Which portion of an e-commerce delivery has the bigger impact on carbon emissions — the first mile, or the last?
The answer, as you might expect, is complicated. It’s the last mile that’s getting all the attention these days, linked as it is to ever-increasing customer demands for rapid delivery of orders. Urban congestion, coupled with the inefficiency of transporting a single package to a buyer’s doorstep within a day or even hours of ordering, raises all kinds of environmental red flags. But for smaller e-tailers, that first mile — whereby product moves from manufacturer to warehouse to await customer orders — can be every bit as carbon intensive.
That’s because the smaller seller lacks the scale of an Amazon.com or Walmart, which can realize unit economies through the sheer volume of their fulfillment networks. That said, the last mile “is where you start seeing a higher intensity of carbon emissions,” says Dennis Oates, chief logistics officer of Sendle, a carbon-neutral delivery service.
In the end, though, puzzling over which stage of e-commerce fulfillment is less green misses the larger question: How do we make the entire supply chain 100% carbon neutral? And a key answer in all cases is electrification of vehicles.
All-electric cars are gaining traction for personal use. Tesla racked up its first full year of profits in 2020, coming out $721 million in the black on $31.5 billion in sales, and other major carmakers are rapidly shifting their models to electric or hybrid power. On the commercial side, FedEx has pledged that its entire pickup and delivery fleet will be made up of zero-emission electric vehicles by 2040; UPS ordered 10,000 electric vans last year and has promised to double that number by 2024; DHL last year launched four battery-run tractor-trailer rigs in the U.S., part of a company-wide goal of net-zero emissions by 2050, and Amazon has announced that its trucks will be fueled by 80% renewable energy by 2024, and 100% by 2030.
In both the passenger and commercial segments of the market, the transition to electric has been slowed by a shortage of charging stations and other facilities for supporting such vehicles. That state of affairs is changing rapidly. “Once that infrastructure is put in place, and it becomes economically feasible, is when we’ll start seeing an acceleration of the impact [of electric trucks],” says Oates.
There is, of course, a substantial upfront cost in switching to electric power. Increasingly, however, delivery services will have no choice but to make the move, driven by a growing awareness by business and consumers alike of the environmental impact of burning fossil fuels.
“Many are realizing that it’s the right thing to do,” says Oates. “We’re beginning to see the threshold of capital investment that companies are willing to put forth, as opposed to just playing around from a P.R. standpoint.”
Independent operators will likely have the toughest time affording the new technology. Many have already spent huge amounts of money acquiring more fuel-efficient tractors in order to meet tough environmental standards by federal, state and local governments, and would be loath to scrap those units prematurely. And the operating margins for an owner-operator are already perilously thin. But with the growing market for electric vehicles, Oates believes, unit prices will begin to drop. “Once you start getting into the playing field where the total cost of ownership is level, it becomes a pretty easy decision at that point.”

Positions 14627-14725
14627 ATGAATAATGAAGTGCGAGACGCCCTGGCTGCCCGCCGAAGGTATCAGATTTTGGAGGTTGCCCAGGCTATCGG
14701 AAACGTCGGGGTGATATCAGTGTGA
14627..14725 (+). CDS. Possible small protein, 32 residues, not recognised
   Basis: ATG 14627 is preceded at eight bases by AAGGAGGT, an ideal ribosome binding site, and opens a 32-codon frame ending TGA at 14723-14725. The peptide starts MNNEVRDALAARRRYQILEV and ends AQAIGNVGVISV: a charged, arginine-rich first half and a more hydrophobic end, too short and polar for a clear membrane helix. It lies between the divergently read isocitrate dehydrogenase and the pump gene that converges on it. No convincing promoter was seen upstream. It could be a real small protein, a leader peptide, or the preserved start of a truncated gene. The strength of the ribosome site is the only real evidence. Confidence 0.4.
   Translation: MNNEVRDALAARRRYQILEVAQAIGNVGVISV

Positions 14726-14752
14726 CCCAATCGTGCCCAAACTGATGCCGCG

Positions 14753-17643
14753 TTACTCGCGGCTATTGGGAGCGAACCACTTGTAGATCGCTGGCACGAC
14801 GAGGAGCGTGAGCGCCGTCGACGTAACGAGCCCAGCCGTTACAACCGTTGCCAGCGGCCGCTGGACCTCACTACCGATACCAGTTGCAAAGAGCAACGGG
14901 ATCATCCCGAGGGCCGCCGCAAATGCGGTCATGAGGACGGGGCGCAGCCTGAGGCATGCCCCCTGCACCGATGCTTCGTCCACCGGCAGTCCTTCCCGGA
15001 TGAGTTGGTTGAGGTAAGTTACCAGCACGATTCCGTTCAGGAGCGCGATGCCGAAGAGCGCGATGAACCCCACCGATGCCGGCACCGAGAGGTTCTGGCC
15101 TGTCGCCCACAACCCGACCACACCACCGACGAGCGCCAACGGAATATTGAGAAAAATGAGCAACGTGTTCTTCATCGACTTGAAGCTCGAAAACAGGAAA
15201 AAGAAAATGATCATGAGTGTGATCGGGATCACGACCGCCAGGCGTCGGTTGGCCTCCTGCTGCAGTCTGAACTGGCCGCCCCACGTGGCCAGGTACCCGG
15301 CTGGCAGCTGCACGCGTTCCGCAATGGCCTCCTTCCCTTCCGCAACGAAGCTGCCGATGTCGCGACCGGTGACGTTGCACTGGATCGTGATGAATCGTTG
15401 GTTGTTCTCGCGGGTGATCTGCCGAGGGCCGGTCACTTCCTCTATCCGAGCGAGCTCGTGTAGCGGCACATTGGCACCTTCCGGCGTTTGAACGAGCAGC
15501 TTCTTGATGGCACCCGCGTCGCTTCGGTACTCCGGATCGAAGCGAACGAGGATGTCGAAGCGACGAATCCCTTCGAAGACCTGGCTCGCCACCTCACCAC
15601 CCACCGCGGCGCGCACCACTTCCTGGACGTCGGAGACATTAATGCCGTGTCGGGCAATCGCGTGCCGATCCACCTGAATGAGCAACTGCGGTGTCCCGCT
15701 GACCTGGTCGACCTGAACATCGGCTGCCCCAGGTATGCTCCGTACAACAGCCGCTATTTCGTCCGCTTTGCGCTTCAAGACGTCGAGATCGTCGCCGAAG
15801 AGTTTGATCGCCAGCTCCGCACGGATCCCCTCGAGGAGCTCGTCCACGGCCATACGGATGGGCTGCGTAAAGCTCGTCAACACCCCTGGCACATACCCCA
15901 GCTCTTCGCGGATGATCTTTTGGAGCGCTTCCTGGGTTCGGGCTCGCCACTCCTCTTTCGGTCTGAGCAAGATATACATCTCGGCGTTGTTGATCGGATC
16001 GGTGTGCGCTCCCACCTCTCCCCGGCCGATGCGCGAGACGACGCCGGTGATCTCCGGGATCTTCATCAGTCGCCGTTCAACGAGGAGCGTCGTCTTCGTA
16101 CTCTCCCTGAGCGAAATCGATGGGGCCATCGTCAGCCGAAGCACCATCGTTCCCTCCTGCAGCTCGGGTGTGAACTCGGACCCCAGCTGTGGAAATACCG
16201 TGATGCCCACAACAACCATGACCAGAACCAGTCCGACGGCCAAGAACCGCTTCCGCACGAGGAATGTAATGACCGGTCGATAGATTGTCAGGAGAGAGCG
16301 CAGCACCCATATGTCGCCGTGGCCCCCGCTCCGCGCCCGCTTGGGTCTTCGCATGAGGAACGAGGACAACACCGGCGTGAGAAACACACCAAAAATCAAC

The solution to a zero-emission logistics network doesn’t stop with electrification. Oates says service providers also need to be focusing on operational efficiency. They should be making use of a wealth of available data on network and truck utilization, to minimize empty or under-loaded hauls. “Understanding how you do your routing, so that you can schedule the right number of trucks, definitely will play into this,” says Oates.
At the same time, manufacturers and merchandisers can reduce the cube of shipments by shrinking the size of packaging, making it possible to get more product into a truck. There’s been some progress toward that end in recent years by Amazon and others, but too many packages arrive at customers’ doorsteps in boxes that are far larger than the product within. E-commerce shipments today still consist of too much air, boosting both carbon emissions and the cost of shipping.
Finally, there’s the option of carbon offsets. Sendle makes extensive use of that technique, asking its customers to vote on which environmental remediation projects the company should fund.
Can carriers and shippers meet their ambitious goals for a carbon-neutral future? Oates says it will take years to achieve. In the meantime, there are definite steps that can be taken. “We can make a short-term impact with offsets, be more efficient with the fleets we have, and in the longer horizon swap out carbon-based vehicles,” he says.
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